The minimum land requirement for a Hipcamp site is generally just two acres. Some listings look like ordinary suburban back yards, but there are also off-grid plots, Airstreams, and tree houses.
In Northern California, booking a public campsite is a blood sport. The Bay Area overflows with young people who have R.E.I. Co-op memberships and drawers full of sweat-wicking apparel—people who spend Friday and Sunday nights packing and unpacking their Subarus, who own cat-hole trowels, who love to live here because it’s easy to leave in pursuit of the sublime. From Big Sur to Mendocino, many public campgrounds are booked months in advance; Yosemite is a lost cause. It’s common practice to wake at five in the morning to hover over a computer, poised to nab a site as soon as it becomes available. This is both a regional issue and not. Across the country, America’s national parks are overcrowded and overbooked. The reservation system is riddled with bots. A cottage industry of apps and services has emerged to monitor campsite availability and, in some cases, provide alternatives.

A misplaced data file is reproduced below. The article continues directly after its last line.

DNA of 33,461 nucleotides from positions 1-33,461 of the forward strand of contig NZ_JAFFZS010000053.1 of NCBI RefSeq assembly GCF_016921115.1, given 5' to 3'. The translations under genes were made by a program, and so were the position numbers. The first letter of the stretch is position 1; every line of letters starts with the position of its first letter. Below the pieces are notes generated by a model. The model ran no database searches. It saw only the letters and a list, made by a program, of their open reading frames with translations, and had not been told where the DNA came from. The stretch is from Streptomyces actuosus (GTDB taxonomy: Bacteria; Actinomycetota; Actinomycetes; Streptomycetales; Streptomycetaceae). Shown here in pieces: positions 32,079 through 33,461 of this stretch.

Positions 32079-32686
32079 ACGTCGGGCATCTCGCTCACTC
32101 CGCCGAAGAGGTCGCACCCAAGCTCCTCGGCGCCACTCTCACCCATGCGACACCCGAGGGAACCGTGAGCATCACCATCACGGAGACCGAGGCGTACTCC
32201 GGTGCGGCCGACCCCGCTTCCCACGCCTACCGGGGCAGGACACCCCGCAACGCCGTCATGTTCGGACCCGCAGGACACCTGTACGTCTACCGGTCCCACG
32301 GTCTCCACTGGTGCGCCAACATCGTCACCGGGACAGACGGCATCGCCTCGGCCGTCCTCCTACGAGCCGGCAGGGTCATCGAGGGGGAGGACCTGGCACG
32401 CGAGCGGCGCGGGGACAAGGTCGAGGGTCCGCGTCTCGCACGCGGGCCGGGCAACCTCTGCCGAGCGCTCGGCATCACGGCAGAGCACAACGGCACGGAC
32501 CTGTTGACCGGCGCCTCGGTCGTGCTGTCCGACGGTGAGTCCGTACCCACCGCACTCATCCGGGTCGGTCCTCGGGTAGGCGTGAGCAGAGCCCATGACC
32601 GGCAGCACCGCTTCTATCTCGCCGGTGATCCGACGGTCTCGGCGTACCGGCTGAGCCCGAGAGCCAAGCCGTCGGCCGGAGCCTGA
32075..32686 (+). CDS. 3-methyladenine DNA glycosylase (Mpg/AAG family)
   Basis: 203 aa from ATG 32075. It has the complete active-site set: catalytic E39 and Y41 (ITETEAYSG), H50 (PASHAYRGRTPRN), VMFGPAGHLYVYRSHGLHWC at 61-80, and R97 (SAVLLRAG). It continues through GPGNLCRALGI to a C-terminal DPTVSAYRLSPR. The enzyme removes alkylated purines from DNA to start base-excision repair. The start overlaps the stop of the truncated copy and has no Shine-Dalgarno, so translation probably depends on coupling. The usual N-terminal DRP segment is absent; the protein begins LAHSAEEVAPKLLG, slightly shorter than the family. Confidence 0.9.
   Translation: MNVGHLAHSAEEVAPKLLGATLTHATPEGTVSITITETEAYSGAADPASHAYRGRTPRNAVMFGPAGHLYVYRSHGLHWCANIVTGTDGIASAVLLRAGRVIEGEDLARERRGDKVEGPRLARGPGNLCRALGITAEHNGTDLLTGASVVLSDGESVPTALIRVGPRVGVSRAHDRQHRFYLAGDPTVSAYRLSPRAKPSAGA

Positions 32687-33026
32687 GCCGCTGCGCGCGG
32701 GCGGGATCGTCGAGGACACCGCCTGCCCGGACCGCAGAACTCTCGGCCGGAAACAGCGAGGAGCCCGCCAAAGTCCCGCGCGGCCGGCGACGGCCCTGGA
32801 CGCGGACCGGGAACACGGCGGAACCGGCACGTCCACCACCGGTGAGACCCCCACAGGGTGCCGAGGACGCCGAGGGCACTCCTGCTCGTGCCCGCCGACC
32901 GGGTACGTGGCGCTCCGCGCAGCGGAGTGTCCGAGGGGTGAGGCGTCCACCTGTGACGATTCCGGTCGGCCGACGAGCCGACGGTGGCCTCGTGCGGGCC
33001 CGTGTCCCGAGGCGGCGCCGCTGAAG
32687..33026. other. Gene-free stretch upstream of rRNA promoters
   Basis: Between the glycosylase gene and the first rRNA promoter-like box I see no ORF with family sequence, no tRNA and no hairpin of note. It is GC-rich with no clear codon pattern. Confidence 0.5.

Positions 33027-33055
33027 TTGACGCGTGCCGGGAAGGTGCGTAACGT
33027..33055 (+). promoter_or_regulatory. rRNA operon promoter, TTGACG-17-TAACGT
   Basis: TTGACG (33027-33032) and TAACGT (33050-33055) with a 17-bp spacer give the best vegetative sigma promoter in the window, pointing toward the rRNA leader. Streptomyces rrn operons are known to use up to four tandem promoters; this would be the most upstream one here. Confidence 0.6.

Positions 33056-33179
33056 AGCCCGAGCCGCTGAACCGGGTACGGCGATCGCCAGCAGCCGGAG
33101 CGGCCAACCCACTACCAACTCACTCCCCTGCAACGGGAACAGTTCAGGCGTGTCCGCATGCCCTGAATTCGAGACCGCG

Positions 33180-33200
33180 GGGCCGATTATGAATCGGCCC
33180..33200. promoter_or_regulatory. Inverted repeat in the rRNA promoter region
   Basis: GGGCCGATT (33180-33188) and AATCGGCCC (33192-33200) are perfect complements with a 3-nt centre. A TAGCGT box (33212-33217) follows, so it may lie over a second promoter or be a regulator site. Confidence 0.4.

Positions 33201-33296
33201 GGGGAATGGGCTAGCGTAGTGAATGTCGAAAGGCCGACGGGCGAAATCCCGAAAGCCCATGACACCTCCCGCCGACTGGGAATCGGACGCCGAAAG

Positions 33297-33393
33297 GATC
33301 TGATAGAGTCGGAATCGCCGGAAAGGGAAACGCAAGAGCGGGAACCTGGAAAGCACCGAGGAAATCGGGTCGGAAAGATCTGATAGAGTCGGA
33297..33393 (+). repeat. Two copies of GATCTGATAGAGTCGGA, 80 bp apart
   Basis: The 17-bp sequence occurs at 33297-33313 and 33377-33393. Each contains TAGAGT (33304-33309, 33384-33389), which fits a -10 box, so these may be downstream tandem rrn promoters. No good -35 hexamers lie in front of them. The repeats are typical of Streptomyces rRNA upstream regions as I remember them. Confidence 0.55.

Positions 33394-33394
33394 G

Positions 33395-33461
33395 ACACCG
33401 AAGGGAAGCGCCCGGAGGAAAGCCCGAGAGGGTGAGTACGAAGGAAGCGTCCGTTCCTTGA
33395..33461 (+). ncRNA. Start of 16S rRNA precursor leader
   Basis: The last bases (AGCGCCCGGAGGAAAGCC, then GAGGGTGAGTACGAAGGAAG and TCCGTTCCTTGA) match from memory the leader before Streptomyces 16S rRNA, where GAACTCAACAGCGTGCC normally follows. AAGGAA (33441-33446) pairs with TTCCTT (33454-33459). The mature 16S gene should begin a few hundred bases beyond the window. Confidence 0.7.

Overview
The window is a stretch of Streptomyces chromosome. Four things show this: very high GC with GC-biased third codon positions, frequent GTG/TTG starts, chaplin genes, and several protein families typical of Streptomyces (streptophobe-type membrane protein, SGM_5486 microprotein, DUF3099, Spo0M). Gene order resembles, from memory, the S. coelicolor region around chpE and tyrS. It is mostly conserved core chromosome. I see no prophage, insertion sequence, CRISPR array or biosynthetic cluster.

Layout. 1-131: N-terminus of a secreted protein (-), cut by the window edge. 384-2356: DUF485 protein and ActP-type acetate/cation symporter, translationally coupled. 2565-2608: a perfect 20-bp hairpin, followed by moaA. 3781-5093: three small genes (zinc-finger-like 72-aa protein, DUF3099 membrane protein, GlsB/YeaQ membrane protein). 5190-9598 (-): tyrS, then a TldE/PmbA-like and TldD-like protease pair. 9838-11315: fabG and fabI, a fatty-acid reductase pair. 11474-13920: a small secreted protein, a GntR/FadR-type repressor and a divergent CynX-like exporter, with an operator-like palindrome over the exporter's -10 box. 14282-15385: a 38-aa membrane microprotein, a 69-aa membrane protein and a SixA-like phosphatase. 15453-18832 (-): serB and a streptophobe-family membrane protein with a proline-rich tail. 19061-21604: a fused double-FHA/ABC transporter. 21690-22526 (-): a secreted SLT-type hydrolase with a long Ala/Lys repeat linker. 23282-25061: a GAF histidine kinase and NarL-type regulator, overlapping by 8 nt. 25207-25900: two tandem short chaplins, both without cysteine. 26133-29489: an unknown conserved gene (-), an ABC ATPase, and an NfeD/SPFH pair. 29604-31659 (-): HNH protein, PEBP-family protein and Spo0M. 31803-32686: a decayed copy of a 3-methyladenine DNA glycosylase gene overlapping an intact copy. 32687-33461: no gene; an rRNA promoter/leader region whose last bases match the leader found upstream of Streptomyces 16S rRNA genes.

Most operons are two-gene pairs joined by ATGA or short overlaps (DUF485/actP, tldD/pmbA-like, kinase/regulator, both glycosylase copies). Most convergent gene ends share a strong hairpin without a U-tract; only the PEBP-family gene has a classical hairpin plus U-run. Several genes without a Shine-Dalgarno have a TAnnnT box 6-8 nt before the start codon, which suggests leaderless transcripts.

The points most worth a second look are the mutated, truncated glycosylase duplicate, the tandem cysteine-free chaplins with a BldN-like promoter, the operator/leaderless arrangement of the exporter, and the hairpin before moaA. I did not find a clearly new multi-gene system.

Around 2016, I began to notice that friends were passing around listings from Hipcamp, a platform for campsite booking. People shared the listings with some suspicion: life in the Bay Area encourages a wariness of V.C.-subsidized services, and the campsites in question were all hosted on private, not public, land—a vague affront to the more hardcore among us. Still, the Hipcamp Web site was clean and cheerful, with a millennial-friendly user-experience flow reminiscent of Airbnb’s. Filters selected for swimming holes and rest rooms; aspirational, high-res photographs featured serape blankets and speckled tin mugs. For the neurotic planner who likes to know what she’s getting into, Hipcamp was reassuring. Most important, it had nothing but open sites in areas where even minimally desirable public campgrounds were booked solid for months.
Camping, on Hipcamp, is loosely defined. The company’s mission is simple—“Get more people outside”—and its marketing tends to take a gentle, inclusive tone. Posts on its blog, Journal, include “All the Animals You Can Meet at a Hipcamp Farm Stay” and “9 Fresh Ideas to Repurpose Your Old Wooden Pallets”; its target audience isn’t intrepid backcountry survivalists but families, mixed-athleticism friend groups, and the adventure-curious. In total, the site lists about three hundred thousand campsites. Around eighty per cent are on government land, and can’t be booked directly, but the other twenty per cent are privately owned and often available. The minimum land requirement for a Hipcamp site is generally just two acres, and some listings look like ordinary suburban back yards. There are also off-grid plots, R.V. hookups, Airstreams, yurts, ski huts, farmhouses, tepees, tiny homes, tree houses, cabins, and cottages. Many listings have electricity and plumbing and would not be out of place on Vrbo or Airbnb. Some hosts offer vineyard tours or cheese-making tutorials; others, directions and a padlock combination.